St. George Beer
Brewed by BGI Ethiopia PLC (Industry)
Style: Pale Lager
Addis Ababa, Ethiopia.
A beer from Ethiopia??? Yeah you bet ya I’d like to try that. Apparently Ethiopia has a thriving beer industry. Well you learn something new everyday, eh!?
St. George Beer is the most popular and oldest beer in Ethiopia. Founded in 1922, it is brewed by BGI Ethiopia in Addis Ababa, St. George is named after the patron saint of Ethiopia, a patron saint it so happens to share with England and which underlies the country’s deep Christian past.
The founder of St. George Brewery was a Belgian called Mussie Dawit, who later sold it to a German company. At the beginning, the factory used basic raw materials like barley and hops all imported from Europe, and the management staff of the factory and the leading technicians who controlled the brewery’s activities were all foreigners. Eventually, however, an Ethiopian company took over the brewery in 1952. This company was said to have been organized as a share holding entity, the larger share of which was owned by Emperor Haile Selassie, the Rastafari messiah and big time leader of Ethiopia.
Over time the brewery grew and grew and became increasingly popular in the country, with the locals proud to drink an Ethiopian beer and not some import from afar. The factory is now owned by BGI, an internationally acclaimed Brewing Company that exports to Europe and to North America.
Review: 33cl bottle of St. George Beer: ABV: 4.7%
The beer has an interesting cover on its bottle. We get to see a medieval type knight slaying a dragon. Well of course that knight is St George, the geezer that slayed that big old dragon back in the day and I think might also have something to do with the Knights Templar (See my article on St Georges day). Plus there is funny looking writing on the label which I’m led to believe is the Amharic language, the ancient language of Ethiopia. Overall it is a nice stand out distinct design and in a lovely looking brown bottle.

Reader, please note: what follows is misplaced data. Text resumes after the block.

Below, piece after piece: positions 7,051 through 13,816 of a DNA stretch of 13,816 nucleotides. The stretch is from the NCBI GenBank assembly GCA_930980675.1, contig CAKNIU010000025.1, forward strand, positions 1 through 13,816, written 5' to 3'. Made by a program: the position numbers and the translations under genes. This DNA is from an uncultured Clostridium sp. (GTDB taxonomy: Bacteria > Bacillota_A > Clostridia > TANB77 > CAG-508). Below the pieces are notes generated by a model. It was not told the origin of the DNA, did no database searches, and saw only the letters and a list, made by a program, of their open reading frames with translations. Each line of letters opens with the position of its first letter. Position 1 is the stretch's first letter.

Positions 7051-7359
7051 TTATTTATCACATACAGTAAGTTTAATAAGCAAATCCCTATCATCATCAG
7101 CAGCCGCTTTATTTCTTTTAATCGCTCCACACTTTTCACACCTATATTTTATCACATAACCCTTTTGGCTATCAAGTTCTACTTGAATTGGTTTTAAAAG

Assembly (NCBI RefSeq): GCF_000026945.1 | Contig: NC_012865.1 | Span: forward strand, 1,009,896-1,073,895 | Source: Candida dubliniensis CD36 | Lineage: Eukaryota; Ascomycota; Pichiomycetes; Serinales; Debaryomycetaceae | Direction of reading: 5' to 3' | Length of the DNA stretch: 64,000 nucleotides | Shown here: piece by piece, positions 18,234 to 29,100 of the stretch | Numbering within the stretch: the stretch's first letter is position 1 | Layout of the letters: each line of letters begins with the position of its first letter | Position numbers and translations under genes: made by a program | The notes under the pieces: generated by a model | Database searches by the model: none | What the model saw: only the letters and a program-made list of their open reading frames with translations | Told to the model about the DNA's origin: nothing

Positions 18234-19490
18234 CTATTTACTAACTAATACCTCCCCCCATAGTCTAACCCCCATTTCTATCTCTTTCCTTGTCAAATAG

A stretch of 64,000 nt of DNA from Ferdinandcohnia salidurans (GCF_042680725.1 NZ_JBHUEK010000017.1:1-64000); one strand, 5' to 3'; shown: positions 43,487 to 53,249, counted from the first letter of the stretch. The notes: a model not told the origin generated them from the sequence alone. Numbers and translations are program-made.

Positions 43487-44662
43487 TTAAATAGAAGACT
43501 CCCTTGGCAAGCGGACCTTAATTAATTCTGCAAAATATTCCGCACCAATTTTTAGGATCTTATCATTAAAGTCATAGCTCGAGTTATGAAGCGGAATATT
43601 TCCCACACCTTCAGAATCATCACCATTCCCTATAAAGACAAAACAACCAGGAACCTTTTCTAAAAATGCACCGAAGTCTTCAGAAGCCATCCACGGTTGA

On appearance we get a nice golden colour and a nice big head on the pour. A lot of nice carbonation going on. Overall it looks a good beer, very clear and a decent head but colour and head both fade a little and there is no lacing.
Aroma is faint but I got a sweet malty smell and some barely, bit tinty and lagery as well.
Taste: Has an off taste, initial taste of cardboard? Not nice at all, like unprocessed straw. Not nice at all. Very sweet grain flavours and sweet malted barely tastes.
Second pint, slightly better but still not great to be honest, very sweet, too much so, and very corny. Not a session beer for sure, or for anything to be fair.
I so wanted this to be a good beer. but I guess its a long way to Ethiopia, and I’m sure it tastes better under an African sun……………
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